Family Night

The best place to teach your children is at a regular Family Night.  One evening a week is reserved for the family to spend together.
 (and nothing else - no classes, sport, meetings, parties or other invitations are allowed to disrupt it. ) 

Instead of just handling problems as they come up, it WORKS so much better to have a time when the children are receptive, because they know family night is fun.  They expect to be taught. You can work on even touchy subjects in a positive way.  You can prevent problems and strengthen character traits.  Give the children high ideals and show them how exciting and great life can be.  Teach them the purpose of life and how they can return to live with Heavenly Father.  IT IS YOUR PLACE TO TEACH THEM AND HAVE THEM CATCH YOUR VISION.

Family Night includes dinner, lesson, games and a treat.

Family Night is not a new thing- our church has been encouraging families to set aside one evening a week for at least 50 years.  I grew up with it in my home and as a mother have found that of all the things I have tried to improve the home, family night is the top performer!

You can set it up so that a few favourite activities are repeated each week. Everyone enjoys and looks forward to them.  These form the basis of family night and the only part you have to come up with each week is the lesson.  Having a pattern to follow helps a good family night happen, even when you have not spent much time on a lesson. Our favourite pattern is:

 Dinner, Song, Prayer, Scripture, Spotlight, Lesson, Game , Treat.

Have a nice dinner - since this is necessary but not really the main event, make something that is easy for you and can be prepared a head of time such as a crock pot meal. 
 
Gather somewhere cosy where you have reduced distractions- no TV, phones, pets- you might be thinking "children" but they need to stay...
 
Start with assigning one child to conduct - they feel very important and they ask someone to give the prayer and another to choose the song.
 
One or more of the family says from memory a favourite scripture - this is the perfect time for your little ones to show off that bedtime scripture they have been saying.
 
One person is chosen for "Spotlight".  They stand up the front and each family member takes a turn telling "One thing I love about you is..."
All ages feel delighted with this kind of attention and it helps brothers and sisters feel love and actually say it.  By the end of this the spotlight child is feeling all soft and sweet and this is a good time to encourage them to say something of their feelings, if they like - such as "I love my family", " I'm grateful for my home", what they believe, or their testimony.
 
Now it's time for your lesson which is very short.  For very young children 5 or 10 minutes is good.  An example might be the scriptures and games from "Brotherly Love" or whatever you are working on at the moment.   It is always successful to tell a story about Jesus from the scriptures then have the children act it out.    Example: lay a bed sheet on the floor and put a cardboard box on top of it.  A  few children climb in the box and act out the story of Jesus calming the wind and the waves.Mark 4: 39 You grab the 4 corners of the sheet and wave it to represent a tempest and at the words, "Peace, be still," pull the sheet flat and smooth.  I really like the "monthly theme" idea where you choose one topic and teach a lesson on it each family night for a month.  By the end of the month you can see real progress.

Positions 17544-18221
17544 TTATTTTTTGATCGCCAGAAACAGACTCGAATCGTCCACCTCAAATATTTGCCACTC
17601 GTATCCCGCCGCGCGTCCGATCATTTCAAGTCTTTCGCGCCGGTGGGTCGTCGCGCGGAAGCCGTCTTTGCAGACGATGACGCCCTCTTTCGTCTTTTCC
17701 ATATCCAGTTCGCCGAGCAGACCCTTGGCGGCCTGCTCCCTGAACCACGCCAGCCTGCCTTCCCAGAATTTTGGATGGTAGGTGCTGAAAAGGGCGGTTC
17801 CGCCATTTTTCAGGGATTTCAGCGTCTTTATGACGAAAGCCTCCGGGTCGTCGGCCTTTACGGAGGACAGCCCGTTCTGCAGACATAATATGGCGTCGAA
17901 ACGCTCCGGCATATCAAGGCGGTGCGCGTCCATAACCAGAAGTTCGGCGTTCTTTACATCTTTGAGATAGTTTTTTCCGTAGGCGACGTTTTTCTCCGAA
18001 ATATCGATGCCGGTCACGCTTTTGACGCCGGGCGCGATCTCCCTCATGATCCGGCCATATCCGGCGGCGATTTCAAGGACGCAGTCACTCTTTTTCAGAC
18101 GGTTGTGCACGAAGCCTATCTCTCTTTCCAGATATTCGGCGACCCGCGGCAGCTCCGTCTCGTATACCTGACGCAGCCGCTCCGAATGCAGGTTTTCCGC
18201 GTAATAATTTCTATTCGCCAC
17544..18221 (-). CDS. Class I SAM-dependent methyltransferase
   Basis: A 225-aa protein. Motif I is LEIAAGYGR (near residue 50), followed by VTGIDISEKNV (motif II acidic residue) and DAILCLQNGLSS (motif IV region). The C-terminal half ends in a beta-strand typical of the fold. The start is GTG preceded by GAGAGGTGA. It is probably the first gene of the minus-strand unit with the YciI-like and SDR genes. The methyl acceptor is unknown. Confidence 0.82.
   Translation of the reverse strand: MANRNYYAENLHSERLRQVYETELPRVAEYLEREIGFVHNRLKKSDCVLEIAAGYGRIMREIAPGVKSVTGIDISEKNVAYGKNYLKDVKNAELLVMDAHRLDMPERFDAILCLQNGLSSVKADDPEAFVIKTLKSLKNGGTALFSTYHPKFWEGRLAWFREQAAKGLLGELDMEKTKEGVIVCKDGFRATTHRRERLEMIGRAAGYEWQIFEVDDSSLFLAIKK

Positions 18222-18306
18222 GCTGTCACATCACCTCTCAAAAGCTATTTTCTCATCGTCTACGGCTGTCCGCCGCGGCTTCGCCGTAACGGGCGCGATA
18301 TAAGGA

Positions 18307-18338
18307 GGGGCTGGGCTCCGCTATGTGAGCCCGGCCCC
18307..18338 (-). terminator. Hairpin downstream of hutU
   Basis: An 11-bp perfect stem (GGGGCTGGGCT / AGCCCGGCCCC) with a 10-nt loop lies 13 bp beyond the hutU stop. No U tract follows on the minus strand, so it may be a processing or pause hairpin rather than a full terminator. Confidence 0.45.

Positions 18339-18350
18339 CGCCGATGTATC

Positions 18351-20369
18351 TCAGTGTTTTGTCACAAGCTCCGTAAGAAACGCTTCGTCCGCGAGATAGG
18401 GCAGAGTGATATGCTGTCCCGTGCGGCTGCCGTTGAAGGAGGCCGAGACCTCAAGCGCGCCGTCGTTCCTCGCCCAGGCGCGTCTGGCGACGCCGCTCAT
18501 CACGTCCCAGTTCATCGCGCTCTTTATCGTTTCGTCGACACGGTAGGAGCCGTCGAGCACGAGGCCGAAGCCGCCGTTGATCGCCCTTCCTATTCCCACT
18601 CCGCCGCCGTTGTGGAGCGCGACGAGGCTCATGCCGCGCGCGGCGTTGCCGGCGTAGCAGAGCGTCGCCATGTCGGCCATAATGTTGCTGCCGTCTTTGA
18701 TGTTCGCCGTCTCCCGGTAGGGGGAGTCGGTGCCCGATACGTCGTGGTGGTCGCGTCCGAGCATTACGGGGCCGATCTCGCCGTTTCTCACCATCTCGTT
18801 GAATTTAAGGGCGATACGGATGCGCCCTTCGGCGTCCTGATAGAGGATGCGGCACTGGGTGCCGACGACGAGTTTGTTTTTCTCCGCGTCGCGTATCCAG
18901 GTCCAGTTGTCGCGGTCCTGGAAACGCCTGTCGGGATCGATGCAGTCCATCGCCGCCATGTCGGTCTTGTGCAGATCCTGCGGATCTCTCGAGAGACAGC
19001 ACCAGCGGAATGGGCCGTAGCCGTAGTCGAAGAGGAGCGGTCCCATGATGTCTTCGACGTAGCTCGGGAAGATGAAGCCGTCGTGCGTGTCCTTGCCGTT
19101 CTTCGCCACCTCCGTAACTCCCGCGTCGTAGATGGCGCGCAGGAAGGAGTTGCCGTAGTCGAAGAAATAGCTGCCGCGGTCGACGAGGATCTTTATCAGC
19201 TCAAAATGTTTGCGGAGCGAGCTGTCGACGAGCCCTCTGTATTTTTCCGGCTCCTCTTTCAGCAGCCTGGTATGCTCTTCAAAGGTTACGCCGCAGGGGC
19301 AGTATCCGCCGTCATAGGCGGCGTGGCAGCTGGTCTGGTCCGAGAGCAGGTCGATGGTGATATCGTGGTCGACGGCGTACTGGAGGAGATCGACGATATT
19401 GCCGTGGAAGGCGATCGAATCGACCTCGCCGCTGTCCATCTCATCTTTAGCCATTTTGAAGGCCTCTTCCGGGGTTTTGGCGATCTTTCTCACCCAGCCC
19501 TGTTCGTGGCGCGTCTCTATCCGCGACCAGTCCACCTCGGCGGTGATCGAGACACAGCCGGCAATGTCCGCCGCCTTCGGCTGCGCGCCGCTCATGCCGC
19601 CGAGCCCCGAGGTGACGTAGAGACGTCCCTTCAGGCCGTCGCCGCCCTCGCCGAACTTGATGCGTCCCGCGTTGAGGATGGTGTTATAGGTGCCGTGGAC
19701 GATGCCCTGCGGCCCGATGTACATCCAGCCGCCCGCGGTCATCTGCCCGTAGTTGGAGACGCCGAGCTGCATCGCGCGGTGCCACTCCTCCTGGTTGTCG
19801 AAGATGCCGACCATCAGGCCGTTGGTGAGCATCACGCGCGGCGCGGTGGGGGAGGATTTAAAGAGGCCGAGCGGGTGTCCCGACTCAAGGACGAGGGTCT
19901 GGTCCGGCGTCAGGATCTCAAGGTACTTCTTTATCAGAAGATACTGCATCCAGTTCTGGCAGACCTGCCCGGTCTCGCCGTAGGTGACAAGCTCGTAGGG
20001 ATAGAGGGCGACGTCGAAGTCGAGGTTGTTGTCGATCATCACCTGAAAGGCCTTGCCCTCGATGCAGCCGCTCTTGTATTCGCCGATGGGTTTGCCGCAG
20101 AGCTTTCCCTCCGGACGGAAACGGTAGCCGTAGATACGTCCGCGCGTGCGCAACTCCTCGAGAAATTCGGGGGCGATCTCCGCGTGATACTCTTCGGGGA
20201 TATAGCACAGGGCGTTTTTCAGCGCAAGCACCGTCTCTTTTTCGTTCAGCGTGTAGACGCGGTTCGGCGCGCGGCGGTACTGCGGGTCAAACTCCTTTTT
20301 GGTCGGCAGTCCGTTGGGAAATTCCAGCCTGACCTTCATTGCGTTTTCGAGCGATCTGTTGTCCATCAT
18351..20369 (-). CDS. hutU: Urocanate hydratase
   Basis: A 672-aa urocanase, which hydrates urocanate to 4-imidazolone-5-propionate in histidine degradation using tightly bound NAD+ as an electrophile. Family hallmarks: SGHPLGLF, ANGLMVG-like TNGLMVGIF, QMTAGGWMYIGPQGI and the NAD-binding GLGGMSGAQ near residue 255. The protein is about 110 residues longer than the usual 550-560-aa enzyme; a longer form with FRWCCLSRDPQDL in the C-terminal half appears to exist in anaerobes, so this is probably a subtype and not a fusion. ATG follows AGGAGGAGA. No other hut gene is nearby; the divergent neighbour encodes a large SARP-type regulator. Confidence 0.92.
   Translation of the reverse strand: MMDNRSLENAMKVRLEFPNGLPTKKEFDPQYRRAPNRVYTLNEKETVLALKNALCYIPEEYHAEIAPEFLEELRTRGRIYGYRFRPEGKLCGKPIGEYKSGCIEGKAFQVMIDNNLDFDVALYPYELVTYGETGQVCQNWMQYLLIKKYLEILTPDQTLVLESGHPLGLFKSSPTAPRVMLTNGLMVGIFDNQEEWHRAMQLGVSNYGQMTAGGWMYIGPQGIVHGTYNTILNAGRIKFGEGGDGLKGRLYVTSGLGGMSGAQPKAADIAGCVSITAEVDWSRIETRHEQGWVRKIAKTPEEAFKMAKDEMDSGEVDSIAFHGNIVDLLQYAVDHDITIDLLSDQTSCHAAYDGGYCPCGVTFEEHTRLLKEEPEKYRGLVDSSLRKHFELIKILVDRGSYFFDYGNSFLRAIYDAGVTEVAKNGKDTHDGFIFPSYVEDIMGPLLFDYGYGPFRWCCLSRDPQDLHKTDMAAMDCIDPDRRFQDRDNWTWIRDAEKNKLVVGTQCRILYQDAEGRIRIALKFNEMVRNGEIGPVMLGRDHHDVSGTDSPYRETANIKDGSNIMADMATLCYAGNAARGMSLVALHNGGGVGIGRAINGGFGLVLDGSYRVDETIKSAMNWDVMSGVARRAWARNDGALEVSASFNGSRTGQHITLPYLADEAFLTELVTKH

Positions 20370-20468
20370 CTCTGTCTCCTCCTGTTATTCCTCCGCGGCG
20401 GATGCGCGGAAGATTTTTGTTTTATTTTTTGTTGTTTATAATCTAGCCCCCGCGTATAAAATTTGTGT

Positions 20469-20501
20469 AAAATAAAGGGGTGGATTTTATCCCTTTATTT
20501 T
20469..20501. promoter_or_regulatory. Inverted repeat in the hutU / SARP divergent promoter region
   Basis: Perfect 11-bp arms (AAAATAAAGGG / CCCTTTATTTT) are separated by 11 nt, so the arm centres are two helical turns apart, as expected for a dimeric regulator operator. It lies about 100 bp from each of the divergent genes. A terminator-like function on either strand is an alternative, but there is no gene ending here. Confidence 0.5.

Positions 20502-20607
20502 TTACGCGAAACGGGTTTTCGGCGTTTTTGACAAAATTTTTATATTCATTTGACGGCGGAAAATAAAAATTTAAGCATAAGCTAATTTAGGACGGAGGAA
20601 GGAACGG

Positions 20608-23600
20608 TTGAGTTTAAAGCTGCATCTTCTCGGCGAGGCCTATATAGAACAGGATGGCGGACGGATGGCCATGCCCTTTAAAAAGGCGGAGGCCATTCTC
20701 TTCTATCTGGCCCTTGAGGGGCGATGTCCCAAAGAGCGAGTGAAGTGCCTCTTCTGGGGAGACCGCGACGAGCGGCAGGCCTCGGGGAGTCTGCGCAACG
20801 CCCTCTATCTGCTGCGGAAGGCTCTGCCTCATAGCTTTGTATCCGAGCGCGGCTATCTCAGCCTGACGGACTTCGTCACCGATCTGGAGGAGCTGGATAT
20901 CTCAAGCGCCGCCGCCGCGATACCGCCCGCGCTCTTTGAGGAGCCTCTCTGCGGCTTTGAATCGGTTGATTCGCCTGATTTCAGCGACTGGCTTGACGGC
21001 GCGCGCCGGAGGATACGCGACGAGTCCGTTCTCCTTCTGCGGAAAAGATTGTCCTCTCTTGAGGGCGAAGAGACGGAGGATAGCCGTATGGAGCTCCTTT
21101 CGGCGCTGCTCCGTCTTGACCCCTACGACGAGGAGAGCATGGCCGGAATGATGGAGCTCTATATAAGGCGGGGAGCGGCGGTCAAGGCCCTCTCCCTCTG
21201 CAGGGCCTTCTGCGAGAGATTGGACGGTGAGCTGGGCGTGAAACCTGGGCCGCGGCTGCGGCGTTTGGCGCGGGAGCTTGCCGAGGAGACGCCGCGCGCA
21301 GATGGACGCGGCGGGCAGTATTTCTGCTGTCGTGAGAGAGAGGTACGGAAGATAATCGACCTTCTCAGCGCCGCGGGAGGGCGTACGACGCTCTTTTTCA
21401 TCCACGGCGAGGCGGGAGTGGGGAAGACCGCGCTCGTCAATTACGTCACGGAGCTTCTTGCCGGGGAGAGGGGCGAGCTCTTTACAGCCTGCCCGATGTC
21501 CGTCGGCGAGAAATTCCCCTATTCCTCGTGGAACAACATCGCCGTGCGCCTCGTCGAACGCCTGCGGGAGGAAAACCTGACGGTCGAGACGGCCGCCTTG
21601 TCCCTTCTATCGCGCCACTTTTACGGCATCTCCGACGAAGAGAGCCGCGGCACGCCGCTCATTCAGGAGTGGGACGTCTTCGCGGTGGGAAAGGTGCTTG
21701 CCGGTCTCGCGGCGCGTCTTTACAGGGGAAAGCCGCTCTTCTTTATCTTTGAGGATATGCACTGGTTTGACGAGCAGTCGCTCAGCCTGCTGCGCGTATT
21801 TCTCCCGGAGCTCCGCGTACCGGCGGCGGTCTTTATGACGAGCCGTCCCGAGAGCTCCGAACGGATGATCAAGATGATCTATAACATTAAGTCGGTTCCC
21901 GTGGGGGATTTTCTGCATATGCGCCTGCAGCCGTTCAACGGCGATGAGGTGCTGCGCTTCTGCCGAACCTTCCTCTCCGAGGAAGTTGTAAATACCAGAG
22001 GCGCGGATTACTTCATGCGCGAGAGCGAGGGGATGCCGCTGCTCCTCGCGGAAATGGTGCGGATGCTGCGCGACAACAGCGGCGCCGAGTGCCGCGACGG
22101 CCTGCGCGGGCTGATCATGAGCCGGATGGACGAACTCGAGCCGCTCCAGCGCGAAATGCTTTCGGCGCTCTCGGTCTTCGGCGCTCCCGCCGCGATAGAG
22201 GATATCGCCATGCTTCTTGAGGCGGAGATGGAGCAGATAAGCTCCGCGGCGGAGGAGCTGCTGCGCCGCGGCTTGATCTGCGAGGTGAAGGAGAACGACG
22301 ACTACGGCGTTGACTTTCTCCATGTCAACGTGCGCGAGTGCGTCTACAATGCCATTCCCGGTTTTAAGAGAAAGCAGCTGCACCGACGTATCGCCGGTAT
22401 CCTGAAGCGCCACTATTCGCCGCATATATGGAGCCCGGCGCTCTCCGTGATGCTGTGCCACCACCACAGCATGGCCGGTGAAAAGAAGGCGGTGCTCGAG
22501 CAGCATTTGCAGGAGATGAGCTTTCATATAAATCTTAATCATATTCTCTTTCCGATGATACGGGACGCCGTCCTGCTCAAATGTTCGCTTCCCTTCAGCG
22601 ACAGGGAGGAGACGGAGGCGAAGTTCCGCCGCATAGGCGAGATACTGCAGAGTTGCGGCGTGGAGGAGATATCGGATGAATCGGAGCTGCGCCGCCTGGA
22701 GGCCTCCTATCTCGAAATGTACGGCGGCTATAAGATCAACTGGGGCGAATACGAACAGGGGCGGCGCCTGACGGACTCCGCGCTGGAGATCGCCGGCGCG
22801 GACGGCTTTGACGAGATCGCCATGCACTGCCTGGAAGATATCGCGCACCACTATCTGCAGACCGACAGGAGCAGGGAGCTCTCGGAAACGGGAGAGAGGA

This is followed by a game - they usually want something wild - join in if you can, or just let them vent their energy.

 

The evening ends with a treat.

 

When it works:

It is fun for everyone, even you, and draws the family closer together.  It is valuable teaching time- you have their attention and allegiance.  It is memorable, so you can say, "Remember what we learned at family night?"  and they actually do!

 

When it doesn't work:

You can expect that at least one child will try to sabotage your efforts to improve your home.  We work on the principle, "if you behave well, we all have fun.  If you don't, we have fun without you."  If someone needs to be sent to their room in the middle of your lesson, substitute a game like UNO or Pictionary for the teaching game.  Check if they are ready to join in nicely after about 10 minutes.  If not, have treats without them and continue your lesson next week.  After two or three times of missing out on the treats and games of family night, you can look forward to months of lovely behaviour and attention while you teach them important things.

 

A big part of a successful family night is for it to be fun.  You can't just pretend it is and get away with it.   Try a few  family nights where you just play or go somewhere and have a treat so they get the idea.  Then slowly add in what you think will work and build up to the perfect family night you have pictured where they all sit still and drink in your every word.  I'm telling you right now those events will be few and far between.  The purpose is to enjoy each other's company.  I think it's best to keep it simple at first so that you are not disappointed and therefore cross when your lesson doesn't come off.  Or to disguise your lesson as a game.  When you find an activity or game they enjoy- repeat it often!

There are alot of family Home Evening sites to gather ideas from eg. ldssplash.com 

Just type in Family Home Evening and look around till you find something that sounds fun.

-Lisa

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